Moving to a low-carbon economic system will require several industrial sectors to undertake a deep technological transformation of their production processes, leading some of their physical capital assets to become stranded. This might also have a large-scale impact on the assets of the upstream and downstream sectors, producing a ‘cascade of asset stranding’, which might in turn lead financial assets to lose part of their value. Using French input-output tables as a case study, we investigate the relevance of this scenario by developing a novel measure of ‘basic centrality’ to identify relevant economic sectors from a biophysical perspective. We find the extractive sector to be at the bottom of an ‘inverted pyramid’ of interconnections. We then study the resulting network to understand the most significant channels through which a transition away from fossil fuels might propagate to the rest of the system and produce stranded assets. Understanding the financial implications of this cascade suggests the need for a balance sheet approach, both for empirical analysis and for dynamic modelling.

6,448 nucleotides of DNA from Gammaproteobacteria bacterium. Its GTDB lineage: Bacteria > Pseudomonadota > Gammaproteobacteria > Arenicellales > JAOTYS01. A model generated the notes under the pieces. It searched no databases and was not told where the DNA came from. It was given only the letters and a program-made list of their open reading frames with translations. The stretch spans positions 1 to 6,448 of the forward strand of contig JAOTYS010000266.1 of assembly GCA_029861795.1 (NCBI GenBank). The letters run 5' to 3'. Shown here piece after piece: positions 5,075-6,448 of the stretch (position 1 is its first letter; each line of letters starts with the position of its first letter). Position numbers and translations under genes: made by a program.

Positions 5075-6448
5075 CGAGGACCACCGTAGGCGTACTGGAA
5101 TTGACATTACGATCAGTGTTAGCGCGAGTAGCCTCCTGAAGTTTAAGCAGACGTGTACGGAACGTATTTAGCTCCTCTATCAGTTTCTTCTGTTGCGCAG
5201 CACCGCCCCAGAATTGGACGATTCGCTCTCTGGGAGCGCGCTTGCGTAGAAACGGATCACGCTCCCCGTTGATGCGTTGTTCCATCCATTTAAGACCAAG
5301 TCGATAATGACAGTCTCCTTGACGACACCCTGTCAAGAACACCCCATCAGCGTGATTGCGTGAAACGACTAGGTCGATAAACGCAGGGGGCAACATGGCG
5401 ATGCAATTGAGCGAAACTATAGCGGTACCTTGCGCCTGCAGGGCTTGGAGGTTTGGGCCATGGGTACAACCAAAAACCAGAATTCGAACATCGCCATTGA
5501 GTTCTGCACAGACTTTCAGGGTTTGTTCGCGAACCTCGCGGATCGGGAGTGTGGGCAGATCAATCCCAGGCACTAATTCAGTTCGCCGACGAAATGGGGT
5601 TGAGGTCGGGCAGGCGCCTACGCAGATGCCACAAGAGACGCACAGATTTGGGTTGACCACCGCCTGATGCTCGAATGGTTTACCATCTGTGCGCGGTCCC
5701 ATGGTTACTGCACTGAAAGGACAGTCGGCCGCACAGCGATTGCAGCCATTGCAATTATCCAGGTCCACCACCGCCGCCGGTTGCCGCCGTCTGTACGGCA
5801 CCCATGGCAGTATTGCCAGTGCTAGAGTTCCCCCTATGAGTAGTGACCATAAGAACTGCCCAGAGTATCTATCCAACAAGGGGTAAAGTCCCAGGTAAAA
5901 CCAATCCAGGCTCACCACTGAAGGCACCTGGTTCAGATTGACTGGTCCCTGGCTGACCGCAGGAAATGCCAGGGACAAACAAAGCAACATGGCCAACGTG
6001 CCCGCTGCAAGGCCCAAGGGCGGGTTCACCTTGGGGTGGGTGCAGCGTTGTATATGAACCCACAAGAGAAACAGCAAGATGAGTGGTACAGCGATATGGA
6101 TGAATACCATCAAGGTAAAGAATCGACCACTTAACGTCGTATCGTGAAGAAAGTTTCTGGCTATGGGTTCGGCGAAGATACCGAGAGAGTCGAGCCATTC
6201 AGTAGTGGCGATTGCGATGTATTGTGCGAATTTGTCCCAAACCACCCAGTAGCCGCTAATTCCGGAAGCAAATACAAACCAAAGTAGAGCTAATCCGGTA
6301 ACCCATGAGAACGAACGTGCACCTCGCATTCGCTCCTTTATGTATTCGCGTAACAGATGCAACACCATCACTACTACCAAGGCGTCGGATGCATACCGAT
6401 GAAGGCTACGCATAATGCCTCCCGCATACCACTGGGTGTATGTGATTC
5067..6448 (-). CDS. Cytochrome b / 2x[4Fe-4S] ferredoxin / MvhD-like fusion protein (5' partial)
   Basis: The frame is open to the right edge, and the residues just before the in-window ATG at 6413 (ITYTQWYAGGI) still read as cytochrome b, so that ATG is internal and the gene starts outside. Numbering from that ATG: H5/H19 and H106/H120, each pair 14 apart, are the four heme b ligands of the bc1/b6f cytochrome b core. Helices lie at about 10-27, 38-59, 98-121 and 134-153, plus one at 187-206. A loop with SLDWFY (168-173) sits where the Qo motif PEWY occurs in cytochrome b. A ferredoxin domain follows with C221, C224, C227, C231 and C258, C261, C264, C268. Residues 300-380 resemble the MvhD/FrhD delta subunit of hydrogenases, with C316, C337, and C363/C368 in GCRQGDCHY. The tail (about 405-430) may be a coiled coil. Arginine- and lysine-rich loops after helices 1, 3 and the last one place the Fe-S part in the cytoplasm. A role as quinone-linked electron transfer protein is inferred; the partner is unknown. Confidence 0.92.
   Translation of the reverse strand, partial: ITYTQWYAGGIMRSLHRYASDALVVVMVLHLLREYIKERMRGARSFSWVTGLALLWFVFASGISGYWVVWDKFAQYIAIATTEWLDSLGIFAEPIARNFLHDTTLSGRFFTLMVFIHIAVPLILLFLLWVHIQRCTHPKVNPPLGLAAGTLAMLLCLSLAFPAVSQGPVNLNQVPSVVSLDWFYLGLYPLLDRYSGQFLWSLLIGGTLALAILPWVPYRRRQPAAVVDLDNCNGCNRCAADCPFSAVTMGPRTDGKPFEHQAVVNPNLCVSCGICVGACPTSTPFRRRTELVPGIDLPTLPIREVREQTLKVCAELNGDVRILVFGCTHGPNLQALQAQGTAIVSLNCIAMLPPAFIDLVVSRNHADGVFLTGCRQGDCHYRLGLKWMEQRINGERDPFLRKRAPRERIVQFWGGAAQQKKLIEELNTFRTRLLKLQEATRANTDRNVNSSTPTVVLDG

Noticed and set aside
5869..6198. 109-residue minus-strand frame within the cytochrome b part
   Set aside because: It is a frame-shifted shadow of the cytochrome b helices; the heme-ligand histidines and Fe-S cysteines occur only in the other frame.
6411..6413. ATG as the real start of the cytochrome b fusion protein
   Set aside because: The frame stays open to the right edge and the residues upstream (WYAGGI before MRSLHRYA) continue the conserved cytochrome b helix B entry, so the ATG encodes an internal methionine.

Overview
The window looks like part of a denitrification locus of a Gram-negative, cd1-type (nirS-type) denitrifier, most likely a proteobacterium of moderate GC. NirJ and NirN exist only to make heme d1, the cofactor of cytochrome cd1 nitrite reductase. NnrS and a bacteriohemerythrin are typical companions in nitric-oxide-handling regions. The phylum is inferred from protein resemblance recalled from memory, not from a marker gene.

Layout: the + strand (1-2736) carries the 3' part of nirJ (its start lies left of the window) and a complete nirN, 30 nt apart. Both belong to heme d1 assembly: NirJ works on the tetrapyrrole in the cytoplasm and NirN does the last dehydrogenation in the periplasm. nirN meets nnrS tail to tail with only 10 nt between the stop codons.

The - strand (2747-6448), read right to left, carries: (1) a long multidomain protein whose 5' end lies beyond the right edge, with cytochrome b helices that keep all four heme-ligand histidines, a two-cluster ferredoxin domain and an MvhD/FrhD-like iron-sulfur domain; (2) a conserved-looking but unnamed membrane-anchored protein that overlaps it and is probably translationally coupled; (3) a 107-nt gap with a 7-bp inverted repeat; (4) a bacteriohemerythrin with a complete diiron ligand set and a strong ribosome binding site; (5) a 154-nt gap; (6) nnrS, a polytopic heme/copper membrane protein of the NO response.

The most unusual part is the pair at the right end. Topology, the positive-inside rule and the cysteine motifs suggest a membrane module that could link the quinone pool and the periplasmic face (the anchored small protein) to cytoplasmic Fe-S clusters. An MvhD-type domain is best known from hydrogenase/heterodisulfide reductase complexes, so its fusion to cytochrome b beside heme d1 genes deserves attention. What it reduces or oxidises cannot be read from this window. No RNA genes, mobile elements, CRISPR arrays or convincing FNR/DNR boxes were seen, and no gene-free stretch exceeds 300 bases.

on the same topicEvaluation documentpublished on01 Feb 2018Research documentpublished on01 Dec 2017Vidéopublished on01 Nov 2017Vidéopublished on01 Nov 2017Research documentpublished on01 Sep 2017Research documentCoping with the Collapse: A Stock-Flow Consistent Monetary Macrodynamics of Global Warming. Updated version: January 2017published on01 Jul 2017
from the same collectionResearch documentpublished on01 Jan 2018Research documentpublished on01 Jan 2018Research documentpublished on01 Jan 2018Research documentpublished on01 Dec 2017Research documentpublished on01 Nov 2017Research documentpublished on01 Nov 2017